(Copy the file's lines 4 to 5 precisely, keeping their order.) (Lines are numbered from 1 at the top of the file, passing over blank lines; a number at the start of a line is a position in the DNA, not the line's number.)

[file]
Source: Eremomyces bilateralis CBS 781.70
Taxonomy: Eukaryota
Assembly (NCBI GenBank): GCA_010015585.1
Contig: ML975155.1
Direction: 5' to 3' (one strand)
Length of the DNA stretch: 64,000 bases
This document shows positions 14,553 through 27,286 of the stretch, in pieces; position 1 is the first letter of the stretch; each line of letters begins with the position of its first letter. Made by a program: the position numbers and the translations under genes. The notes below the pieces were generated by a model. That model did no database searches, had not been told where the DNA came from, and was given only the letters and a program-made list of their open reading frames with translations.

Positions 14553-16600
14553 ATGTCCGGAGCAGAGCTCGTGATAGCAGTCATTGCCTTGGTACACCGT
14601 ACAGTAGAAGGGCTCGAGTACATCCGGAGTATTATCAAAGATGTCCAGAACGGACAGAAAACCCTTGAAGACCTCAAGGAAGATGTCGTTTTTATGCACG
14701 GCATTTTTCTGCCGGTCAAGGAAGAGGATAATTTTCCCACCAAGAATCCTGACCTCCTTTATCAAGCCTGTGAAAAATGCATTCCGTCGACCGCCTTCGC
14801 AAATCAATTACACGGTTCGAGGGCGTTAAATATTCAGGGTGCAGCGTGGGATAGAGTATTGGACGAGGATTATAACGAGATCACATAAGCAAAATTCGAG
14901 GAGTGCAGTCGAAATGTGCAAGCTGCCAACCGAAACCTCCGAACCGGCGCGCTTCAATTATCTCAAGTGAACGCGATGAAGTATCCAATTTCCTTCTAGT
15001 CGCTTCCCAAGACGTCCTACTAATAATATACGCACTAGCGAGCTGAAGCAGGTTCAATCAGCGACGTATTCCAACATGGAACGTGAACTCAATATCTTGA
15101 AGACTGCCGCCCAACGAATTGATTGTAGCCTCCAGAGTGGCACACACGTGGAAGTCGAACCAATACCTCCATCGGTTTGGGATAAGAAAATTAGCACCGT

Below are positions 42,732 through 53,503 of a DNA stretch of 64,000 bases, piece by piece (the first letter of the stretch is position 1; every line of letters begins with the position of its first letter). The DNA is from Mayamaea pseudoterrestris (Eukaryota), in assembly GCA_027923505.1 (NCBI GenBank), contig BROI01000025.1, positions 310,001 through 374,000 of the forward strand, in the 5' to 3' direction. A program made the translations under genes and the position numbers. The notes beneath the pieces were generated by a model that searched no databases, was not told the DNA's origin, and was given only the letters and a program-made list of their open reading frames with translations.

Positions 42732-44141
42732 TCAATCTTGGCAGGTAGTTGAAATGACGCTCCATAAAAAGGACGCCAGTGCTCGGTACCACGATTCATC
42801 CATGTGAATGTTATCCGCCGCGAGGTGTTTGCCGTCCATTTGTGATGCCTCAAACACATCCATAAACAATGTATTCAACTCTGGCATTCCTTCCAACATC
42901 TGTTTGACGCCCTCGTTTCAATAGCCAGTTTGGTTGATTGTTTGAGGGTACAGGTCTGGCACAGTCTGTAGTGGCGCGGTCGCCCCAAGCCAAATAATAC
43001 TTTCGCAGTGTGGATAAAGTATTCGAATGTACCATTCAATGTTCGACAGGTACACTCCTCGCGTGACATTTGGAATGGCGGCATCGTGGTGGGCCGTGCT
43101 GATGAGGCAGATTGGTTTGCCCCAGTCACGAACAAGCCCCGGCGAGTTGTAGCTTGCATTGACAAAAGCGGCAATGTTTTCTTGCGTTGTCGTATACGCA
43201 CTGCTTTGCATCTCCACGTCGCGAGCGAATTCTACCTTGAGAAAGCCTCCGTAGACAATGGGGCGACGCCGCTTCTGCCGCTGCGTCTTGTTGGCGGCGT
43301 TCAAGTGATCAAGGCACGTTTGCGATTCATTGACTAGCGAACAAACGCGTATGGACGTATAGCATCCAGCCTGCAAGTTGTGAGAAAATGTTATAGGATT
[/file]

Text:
Contig: ML975155.1
Direction: 5' to 3' (one strand)